I was mortified. It was such an obvious sign of the campus not being fully wheelchair-accessible, and right by the Student Health Center of all places. This student could have been embarrassed to have everyone have to wait for him, and he couldn't have had a great impression of the school.

But you know what? I had probably crossed the street at that location hundreds of times prior to this incident. And I had never noticed the lack of a slope in the sidewalk.

That is my able-bodied privilege.

Since I don't have mobility concerns, I simply did not register that the sidewalk at that particular intersection wasn't wheelchair-accessible. I just stepped over it without thinking.

So when someone calls you out on your privilege, something like this is what they're talking about. The curb that you've metaphorically stepped over without realizing it is a much bigger problem to someone else. The very best thing that you can do is to realize that things exist that you don't notice simply because you don't need to, but that other people do. Just listen to them.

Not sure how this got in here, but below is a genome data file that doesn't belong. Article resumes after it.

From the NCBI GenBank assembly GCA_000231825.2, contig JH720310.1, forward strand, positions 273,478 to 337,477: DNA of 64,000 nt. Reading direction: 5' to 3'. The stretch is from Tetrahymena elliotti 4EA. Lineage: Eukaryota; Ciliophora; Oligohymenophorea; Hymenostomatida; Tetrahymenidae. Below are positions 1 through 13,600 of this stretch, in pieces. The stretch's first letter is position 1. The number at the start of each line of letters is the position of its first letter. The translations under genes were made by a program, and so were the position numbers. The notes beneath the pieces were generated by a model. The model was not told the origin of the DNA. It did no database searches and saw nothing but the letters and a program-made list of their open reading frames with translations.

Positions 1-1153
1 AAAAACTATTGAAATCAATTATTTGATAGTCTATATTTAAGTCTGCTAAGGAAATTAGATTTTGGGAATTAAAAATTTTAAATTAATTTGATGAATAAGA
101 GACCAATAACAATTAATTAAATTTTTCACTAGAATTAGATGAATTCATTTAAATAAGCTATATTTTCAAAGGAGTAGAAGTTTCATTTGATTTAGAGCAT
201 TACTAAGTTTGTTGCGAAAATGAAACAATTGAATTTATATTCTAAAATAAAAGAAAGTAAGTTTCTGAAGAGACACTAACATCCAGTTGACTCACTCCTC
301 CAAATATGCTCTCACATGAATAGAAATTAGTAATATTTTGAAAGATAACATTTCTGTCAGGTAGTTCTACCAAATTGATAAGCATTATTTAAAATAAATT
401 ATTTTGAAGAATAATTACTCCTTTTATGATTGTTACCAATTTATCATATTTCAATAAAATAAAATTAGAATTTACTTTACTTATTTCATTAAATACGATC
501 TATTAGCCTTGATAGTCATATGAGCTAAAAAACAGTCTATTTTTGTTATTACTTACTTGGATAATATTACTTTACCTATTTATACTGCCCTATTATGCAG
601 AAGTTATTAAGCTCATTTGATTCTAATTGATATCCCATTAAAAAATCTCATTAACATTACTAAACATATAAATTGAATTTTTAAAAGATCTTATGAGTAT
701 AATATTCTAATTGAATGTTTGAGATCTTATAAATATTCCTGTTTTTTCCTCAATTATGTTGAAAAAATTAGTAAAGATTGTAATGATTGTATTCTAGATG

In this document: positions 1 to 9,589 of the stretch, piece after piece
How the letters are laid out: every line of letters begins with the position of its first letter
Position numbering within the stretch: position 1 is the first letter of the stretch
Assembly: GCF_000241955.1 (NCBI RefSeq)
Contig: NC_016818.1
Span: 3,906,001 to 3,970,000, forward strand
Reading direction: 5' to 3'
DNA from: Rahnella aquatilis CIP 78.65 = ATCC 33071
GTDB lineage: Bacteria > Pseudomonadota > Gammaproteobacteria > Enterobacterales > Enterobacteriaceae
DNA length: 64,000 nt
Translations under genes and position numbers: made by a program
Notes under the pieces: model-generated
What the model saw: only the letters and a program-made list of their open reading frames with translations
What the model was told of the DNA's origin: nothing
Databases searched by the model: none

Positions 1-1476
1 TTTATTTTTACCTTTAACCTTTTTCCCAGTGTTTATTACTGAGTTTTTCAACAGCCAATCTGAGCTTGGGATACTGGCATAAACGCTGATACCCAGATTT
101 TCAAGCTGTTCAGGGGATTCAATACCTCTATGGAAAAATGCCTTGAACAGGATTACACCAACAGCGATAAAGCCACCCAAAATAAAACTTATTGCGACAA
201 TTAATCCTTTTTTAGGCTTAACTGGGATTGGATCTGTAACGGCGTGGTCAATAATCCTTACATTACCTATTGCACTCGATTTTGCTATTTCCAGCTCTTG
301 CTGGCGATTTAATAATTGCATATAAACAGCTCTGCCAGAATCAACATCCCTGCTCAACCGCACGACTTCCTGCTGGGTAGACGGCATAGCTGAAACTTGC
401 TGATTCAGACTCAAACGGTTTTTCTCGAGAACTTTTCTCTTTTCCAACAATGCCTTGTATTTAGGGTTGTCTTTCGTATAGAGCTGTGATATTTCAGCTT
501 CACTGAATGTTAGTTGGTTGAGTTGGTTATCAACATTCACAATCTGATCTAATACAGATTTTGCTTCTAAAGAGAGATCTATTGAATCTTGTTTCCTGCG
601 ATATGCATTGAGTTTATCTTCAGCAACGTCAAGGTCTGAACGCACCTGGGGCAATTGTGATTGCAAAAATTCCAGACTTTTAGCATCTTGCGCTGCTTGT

Saturday, June 23, 2012

The Phenomenauts are with Neil!

I've been really excited to see one of my favorite NorCal bands, the Phenomenauts, get attention all over the Internet with their music video ode to Neil deGrasse Tyson:

Neil himself seems somewhat bemused by the tribute.

They put on a hell of a live show, so I strongly recommend seeing them perform if you have the chance. Any skeptic has to be a fan of "Science and Honor," and who doesn't want to sing along to "Earth is the Best."

How humanities and social sciences benefit STEM

I'm sure everyone saw the terrible video posted yesterday promoting the "Science; it's a girl thing!" campaign. Deborah Blum has a thorough collection of the responses here, and I'm not sure I have anything to add on why the video is so problematic. (The video has been taken down, by the way.)